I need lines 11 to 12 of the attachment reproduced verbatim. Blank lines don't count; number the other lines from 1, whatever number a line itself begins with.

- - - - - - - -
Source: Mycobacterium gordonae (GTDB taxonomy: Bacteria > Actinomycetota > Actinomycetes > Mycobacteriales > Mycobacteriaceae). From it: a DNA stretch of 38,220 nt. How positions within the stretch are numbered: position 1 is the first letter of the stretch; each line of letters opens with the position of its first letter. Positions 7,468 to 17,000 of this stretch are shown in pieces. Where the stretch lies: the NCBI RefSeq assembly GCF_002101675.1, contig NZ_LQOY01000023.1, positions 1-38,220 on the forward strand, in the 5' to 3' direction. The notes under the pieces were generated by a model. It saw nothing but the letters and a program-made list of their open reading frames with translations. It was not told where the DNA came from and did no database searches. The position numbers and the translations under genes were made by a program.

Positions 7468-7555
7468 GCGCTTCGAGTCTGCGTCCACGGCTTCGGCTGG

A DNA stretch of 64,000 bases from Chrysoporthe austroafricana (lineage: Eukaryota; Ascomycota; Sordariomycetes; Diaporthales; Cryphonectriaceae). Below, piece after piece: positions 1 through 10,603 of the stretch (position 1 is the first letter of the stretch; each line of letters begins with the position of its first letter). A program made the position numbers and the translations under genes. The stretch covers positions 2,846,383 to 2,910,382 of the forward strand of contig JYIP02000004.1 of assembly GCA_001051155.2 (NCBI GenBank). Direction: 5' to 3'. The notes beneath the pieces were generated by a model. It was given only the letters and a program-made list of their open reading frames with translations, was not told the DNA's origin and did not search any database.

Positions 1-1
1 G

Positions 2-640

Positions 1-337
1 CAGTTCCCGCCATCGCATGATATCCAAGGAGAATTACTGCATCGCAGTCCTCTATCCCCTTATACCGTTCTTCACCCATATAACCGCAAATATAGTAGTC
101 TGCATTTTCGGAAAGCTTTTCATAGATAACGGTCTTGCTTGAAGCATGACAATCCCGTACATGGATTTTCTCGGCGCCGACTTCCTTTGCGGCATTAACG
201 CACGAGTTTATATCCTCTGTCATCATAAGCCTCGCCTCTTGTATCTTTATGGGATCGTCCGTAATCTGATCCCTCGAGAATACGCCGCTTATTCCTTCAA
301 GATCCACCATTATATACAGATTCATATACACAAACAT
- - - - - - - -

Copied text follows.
201 CACGAGTTTATATCCTCTGTCATCATAAGCCTCGCCTCTTGTATCTTTATGGGATCGTCCGTAATCTGATCCCTCGAGAATACGCCGCTTATTCCTTCAA
301 GATCCACCATTATATACAGATTCATATACACAAACAT